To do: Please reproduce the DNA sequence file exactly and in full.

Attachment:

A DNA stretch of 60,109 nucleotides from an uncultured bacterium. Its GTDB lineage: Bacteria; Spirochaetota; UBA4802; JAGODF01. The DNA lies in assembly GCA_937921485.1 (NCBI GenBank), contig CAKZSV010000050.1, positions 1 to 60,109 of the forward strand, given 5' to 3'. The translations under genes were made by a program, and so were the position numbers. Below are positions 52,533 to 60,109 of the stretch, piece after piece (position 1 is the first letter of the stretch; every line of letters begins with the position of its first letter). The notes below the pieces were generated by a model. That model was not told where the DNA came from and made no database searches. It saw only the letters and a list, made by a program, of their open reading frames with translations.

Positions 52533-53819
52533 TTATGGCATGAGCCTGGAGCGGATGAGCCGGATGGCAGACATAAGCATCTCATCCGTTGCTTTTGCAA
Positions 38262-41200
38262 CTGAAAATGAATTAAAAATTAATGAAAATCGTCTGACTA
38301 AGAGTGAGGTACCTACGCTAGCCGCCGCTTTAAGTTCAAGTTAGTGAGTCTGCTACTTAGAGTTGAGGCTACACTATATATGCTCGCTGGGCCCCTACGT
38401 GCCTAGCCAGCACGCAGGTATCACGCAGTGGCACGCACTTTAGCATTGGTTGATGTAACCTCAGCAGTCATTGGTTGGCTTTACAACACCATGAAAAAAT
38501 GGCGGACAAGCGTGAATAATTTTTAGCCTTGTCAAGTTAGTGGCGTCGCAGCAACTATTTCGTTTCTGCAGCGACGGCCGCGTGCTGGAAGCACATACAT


A DNA stretch of 60,109 nucleotides from an uncultured bacterium. Its GTDB lineage: Bacteria; Spirochaetota; UBA4802; JAGODF01. The DNA lies in assembly GCA_937921485.1 (NCBI GenBank), contig CAKZSV010000050.1, positions 1 to 60,109 of the forward strand, given 5' to 3'. The translations under genes were made by a program, and so were the position numbers. Below are positions 52,533 to 60,109 of the stretch, piece after piece (position 1 is the first letter of the stretch; every line of letters begins with the position of its first letter). The notes below the pieces were generated by a model. That model was not told where the DNA came from and made no database searches. It saw only the letters and a list, made by a program, of their open reading frames with translations.

Positions 52533-53819
52533 TTATGGCATGAGCCTGGAGCGGATGAGCCGGATGGCAGACATAAGCATCTCATCCGTTGCTTTTGCAA
Positions 38262-41200
38262 CTGAAAATGAATTAAAAATTAATGAAAATCGTCTGACTA
38301 AGAGTGAGGTACCTACGCTAGCCGCCGCTTTAAGTTCAAGTTAGTGAGTCTGCTACTTAGAGTTGAGGCTACACTATATATGCTCGCTGGGCCCCTACGT
38401 GCCTAGCCAGCACGCAGGTATCACGCAGTGGCACGCACTTTAGCATTGGTTGATGTAACCTCAGCAGTCATTGGTTGGCTTTACAACACCATGAAAAAAT
38501 GGCGGACAAGCGTGAATAATTTTTAGCCTTGTCAAGTTAGTGGCGTCGCAGCAACTATTTCGTTTCTGCAGCGACGGCCGCGTGCTGGAAGCACATACAT